The Mandeville House is a historic home in Garrison, New York. It was originally built in 1735-1737 by Jacob Mandeville, who purchased 400 acres of land that was previously granted to Adolphe Philipse by William III of England. It is the oldest remaining house in Garrison. Today, it is owned by Richard Perry, a lawyer and former friend of the house's last owner, Margaret Allan Gething, who asked him to oversee trust she set up in her will. Perry opens the house up for tours on occasion. The house was placed on the National Register of Historic Places in 1982.
Backstory and Context
During the Revolutionary War, Major General Israel Putnam headquartered here in 1779. The house's former owner, Beverly Johnson, was a loyalist and the state of New York confiscated the property. On two occasions that year, George Washington slept overnight at the house. In the 1920’s, the Gothic Revival elements that were added in the 1800’s were removed, returning the house back to its more original state. More recently, local preservationists have accused Perry of using the house for himself instead of opening it up to the general public, which is what Margaret Allan Gething stipulated in her will.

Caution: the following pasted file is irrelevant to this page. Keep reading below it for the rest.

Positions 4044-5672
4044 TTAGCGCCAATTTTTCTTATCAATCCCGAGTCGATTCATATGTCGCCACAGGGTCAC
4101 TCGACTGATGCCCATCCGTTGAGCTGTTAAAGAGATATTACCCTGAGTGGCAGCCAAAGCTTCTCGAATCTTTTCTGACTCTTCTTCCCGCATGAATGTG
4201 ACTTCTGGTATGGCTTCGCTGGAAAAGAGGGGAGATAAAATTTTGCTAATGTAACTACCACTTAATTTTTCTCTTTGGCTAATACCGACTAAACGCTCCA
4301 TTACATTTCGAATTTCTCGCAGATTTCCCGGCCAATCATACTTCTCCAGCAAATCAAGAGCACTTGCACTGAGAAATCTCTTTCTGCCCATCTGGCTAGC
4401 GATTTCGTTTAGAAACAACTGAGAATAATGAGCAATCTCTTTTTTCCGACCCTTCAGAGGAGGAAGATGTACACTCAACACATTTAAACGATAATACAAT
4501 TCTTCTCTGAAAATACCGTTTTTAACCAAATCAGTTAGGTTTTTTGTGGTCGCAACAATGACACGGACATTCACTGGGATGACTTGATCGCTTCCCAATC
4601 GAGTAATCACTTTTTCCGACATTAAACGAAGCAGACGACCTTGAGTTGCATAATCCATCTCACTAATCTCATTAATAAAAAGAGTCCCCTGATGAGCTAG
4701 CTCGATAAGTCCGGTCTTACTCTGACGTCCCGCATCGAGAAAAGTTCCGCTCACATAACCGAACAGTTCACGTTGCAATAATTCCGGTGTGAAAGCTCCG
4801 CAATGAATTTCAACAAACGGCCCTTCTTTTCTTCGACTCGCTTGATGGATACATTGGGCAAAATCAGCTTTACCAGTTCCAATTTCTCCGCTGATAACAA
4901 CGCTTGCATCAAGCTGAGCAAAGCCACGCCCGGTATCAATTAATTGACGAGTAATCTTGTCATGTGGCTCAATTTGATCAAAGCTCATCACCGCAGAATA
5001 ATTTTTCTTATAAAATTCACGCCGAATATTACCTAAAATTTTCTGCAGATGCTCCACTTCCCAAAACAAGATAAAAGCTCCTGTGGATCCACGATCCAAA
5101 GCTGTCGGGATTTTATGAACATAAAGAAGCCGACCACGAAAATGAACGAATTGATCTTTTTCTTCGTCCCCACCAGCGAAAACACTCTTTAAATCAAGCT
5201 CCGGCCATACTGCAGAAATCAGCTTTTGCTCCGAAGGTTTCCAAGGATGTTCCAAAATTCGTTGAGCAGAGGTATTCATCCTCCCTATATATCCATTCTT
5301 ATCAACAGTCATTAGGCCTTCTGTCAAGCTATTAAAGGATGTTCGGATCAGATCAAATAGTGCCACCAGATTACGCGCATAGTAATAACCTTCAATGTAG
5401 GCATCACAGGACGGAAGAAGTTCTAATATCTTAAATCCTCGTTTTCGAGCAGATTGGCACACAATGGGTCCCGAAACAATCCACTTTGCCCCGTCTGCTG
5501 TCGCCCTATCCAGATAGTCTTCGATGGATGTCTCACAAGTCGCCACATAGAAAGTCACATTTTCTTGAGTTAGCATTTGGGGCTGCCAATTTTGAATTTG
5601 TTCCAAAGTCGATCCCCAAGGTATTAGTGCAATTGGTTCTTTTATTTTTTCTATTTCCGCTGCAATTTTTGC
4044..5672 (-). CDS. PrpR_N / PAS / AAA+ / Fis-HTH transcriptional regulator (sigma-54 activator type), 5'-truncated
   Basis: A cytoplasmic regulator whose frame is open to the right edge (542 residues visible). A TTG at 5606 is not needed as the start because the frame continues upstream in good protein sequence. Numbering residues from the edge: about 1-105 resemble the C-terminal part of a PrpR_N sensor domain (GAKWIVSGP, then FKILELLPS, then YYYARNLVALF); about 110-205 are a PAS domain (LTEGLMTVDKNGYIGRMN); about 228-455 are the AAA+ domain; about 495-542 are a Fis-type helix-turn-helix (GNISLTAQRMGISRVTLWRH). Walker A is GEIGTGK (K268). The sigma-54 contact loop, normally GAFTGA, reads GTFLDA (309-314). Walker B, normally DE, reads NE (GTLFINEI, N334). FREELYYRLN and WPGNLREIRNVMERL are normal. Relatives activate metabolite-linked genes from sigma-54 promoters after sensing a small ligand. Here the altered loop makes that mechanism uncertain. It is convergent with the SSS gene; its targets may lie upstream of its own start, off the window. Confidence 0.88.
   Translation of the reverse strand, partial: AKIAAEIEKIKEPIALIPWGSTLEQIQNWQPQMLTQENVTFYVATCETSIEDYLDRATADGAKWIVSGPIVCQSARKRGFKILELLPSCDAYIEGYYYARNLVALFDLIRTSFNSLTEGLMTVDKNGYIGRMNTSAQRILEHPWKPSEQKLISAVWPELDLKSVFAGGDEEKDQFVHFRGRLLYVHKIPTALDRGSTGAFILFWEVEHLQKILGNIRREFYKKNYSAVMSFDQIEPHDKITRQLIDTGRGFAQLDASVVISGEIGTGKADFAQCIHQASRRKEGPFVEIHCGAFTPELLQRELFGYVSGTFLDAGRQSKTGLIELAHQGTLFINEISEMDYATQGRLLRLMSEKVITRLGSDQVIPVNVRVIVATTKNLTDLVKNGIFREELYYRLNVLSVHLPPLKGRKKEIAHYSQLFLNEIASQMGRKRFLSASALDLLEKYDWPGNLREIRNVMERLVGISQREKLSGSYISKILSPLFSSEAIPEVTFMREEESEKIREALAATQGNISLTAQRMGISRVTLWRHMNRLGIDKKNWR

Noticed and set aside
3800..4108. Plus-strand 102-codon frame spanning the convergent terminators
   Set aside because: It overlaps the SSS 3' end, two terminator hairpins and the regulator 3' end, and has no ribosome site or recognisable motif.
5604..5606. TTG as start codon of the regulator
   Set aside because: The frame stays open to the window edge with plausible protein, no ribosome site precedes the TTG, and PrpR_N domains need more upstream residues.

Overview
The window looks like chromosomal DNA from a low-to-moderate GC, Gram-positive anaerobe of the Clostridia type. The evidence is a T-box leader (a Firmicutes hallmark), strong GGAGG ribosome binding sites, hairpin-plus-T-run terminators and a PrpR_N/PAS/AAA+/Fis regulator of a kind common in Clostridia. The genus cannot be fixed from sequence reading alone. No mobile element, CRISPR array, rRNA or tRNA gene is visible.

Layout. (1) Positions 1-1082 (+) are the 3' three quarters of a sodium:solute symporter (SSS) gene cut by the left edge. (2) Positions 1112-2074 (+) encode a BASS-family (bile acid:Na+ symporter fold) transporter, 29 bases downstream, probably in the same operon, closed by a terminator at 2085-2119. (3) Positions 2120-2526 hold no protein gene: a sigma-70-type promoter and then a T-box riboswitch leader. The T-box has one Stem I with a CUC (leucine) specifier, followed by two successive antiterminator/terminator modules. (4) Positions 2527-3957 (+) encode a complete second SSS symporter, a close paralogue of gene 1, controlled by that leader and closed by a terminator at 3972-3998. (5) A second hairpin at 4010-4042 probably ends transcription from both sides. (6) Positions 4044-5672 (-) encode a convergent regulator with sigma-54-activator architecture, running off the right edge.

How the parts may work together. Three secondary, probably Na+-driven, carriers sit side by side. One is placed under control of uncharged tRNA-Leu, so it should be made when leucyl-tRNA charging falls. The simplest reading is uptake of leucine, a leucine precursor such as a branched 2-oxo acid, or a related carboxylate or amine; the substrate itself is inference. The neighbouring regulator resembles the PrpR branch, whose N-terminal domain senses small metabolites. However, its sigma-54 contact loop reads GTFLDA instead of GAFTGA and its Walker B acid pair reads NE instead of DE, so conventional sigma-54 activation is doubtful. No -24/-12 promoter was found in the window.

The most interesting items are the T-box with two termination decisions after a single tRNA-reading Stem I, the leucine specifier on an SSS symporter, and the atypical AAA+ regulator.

Wikipedia. January 15, 2018. Accessed November 14, 2018. https://en.wikipedia.org/wiki/Mandeville_House.
Strom, Stephanie. Long After Revolutionary War, House Is Still a Battle Scene. The New York Times. June 16, 2006. Accessed November 14, 2018. https://www.nytimes.com/2006/06/16/us/16house.html?_r=0.